In the second study of DNA-sequencing and mapping data of the three Bordetella bronchiseptica RB50 strains and one Bordetella pertussis Tohama I strain are summarized in Additional file 1: Table S1b and variant calling data in Additional file 2: Table S2. With initial library amounts of 20× less (the sub-nanomolar protocol, 100 pM → 10 pM) vs. the Illumina protocol (2 nM → 10 pM), the overall numbers of reads (7,969,530 vs. 7,116,714) and the average coverage depth (59 vs. 54) suggest that satisfactory (even slightly better, see Discussion) results are attainable with the sub-nanomolar protocol. In addition, Fig. 2a shows similar patterns of reads’ pile-ups in a snapshot of a random genomic region of the three Bordetella bronchiseptica RB50 strains between the two protocols. Fib. 2b demonstrates genome-wide similarities of read coverages using deepTools between the two protocols.
The third study (mRNA libraries) demonstrated that the standard Illumina protocol (2 nM → 8.3 pM) and the sub-nanomolar protocol (100 pM → 8.3 pM) delivered highly comparable RPKM of a total of ~ 12,000 transcripts, as shown Fig. 3 (a) and (b) (data in Additional file 3: Table S3). Using TP53 gene of HCT116 as an example, visualization plots of splicing junctions and eight isoforms assembled by Cufflinks shown in Fig. 4 are also highly similar using Illumina protocol (top green rectangle) and sub-nanomolar protocol (bottom pink rectangle).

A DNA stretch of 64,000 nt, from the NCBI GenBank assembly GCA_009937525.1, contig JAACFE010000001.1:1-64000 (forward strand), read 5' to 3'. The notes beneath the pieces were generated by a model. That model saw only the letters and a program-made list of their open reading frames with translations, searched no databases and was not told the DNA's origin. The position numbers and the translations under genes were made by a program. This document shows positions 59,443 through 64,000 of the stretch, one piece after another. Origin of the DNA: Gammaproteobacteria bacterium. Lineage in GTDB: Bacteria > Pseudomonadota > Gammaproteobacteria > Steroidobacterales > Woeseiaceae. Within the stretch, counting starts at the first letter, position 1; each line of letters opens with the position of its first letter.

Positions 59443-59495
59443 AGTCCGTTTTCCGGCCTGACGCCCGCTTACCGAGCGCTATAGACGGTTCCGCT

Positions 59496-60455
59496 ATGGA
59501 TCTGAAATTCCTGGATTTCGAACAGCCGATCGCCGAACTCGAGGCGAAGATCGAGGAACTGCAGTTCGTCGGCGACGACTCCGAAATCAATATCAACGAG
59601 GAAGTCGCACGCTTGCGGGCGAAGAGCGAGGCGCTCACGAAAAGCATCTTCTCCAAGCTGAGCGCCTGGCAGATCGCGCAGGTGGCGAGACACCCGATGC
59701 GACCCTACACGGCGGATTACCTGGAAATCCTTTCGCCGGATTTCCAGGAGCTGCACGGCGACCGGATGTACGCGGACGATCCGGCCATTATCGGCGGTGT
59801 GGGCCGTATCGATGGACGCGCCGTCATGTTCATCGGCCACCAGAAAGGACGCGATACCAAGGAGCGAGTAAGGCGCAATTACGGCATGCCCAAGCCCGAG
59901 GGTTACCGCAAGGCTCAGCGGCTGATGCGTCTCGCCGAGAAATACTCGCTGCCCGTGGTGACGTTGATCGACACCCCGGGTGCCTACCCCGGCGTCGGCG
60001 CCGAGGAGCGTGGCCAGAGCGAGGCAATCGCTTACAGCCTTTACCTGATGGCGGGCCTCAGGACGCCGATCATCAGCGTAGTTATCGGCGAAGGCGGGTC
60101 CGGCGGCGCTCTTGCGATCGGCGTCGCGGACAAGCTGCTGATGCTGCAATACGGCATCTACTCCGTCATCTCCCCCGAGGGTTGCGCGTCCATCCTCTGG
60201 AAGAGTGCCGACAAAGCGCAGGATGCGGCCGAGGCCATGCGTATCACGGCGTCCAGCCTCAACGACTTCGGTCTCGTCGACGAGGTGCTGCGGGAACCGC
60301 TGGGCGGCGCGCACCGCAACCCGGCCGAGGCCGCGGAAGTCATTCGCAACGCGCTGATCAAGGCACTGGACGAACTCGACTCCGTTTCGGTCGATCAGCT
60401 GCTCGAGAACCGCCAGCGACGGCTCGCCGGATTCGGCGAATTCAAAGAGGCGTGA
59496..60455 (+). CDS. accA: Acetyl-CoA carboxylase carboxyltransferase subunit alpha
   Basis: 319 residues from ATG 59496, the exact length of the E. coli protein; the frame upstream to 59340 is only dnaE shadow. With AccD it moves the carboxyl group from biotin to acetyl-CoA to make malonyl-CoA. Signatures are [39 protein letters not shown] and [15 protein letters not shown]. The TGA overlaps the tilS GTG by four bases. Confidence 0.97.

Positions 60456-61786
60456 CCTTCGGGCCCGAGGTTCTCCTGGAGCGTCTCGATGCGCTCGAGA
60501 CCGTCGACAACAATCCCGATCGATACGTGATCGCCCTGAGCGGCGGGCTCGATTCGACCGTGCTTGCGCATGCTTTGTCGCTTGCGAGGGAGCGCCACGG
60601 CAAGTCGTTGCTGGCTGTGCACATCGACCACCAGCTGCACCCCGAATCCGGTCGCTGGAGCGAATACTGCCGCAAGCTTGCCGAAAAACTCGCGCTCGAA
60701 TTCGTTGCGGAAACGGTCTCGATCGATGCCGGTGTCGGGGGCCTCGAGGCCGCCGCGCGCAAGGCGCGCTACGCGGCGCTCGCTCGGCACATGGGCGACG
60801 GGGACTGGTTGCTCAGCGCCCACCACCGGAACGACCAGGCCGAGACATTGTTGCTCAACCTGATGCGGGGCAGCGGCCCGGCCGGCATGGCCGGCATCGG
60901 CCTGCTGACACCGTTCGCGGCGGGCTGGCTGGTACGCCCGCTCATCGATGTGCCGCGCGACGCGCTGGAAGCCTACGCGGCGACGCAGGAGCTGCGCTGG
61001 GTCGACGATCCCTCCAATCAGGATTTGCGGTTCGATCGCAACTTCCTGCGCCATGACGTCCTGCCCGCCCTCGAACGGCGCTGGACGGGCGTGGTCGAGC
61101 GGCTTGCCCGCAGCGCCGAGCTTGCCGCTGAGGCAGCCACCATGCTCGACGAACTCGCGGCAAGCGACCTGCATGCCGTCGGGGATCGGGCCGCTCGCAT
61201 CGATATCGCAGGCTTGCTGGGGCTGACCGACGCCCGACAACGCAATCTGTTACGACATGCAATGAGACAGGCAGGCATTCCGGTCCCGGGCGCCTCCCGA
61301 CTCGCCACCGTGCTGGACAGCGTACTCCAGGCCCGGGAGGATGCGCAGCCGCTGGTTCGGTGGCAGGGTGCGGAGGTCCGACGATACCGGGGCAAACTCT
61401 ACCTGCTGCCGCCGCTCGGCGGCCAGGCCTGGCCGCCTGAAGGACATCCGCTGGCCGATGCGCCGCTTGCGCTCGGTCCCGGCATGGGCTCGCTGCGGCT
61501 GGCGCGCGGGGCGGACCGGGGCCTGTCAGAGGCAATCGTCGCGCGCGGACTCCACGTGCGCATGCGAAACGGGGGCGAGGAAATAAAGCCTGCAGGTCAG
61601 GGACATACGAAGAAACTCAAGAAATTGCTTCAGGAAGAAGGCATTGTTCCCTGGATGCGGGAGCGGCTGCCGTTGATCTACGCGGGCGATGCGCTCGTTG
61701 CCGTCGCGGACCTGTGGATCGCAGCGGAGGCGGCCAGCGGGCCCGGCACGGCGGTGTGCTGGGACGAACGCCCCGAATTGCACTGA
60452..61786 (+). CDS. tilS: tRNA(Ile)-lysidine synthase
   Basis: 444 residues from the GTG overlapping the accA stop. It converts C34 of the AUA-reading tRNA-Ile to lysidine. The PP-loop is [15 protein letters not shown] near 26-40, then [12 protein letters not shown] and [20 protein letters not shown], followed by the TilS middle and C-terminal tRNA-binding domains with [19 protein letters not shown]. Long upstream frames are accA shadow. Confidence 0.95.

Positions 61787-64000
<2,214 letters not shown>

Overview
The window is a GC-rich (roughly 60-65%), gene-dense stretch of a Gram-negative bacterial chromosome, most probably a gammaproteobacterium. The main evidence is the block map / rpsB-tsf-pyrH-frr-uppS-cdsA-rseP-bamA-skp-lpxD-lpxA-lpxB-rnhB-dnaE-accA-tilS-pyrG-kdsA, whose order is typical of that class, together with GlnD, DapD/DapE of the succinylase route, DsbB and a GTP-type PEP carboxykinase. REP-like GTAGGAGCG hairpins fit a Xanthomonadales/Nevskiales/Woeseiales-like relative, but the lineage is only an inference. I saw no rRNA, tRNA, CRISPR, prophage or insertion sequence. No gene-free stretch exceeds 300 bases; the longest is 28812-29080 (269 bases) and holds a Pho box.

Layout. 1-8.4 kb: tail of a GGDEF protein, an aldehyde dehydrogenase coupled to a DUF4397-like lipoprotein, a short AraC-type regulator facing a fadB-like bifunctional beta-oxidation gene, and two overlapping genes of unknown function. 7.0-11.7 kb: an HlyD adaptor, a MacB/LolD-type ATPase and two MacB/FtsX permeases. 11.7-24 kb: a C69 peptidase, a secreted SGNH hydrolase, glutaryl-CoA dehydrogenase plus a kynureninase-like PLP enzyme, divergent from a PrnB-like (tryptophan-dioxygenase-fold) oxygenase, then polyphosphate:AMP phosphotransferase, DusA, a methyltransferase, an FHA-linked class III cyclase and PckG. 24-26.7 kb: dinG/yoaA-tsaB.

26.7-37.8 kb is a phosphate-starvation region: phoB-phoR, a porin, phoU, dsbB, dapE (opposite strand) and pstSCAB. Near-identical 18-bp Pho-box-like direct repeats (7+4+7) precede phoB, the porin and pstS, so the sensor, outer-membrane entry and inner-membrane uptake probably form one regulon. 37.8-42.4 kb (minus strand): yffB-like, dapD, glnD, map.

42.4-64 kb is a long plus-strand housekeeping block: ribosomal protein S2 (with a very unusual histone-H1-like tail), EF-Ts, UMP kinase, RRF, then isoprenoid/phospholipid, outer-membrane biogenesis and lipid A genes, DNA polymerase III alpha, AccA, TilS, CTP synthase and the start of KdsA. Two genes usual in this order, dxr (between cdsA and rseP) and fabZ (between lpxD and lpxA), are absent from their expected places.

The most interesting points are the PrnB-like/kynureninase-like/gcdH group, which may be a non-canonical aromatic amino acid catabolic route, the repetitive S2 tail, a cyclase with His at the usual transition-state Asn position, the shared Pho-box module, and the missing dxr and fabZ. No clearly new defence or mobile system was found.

The fourth study (small RNA libraries) again demonstrated that comparable RPKM results were obtained with the sub-nanomolar loading protocol (100 pM → 8.3 pM) and the Illumina protocol (2 nM → 8.3 pM) as presented in Fig. 5. Data for microRNA and other small noncoding RNA can be found in Additional file 4: Tables S4 and Additional file 5: Table S5, respectively. NGS has revealed that microRNAs exist in multiple variants, abbreviated as isomiRs . Following the TP53 example chosen above, p53 activates the transcription of miR-34 family (miR-34a, 34b, and 34c) . The percentages of three isomiRs (5′ modifications, 3′ modifications, and nucleotide substitution) of the miR-34 family shown in Table 1 (summarized from Additional file 6: Table S6) further demonstrate that the sub-nanomolar loading yielded similar isomiR distributions comparable to that obtained from the Illumina protocol.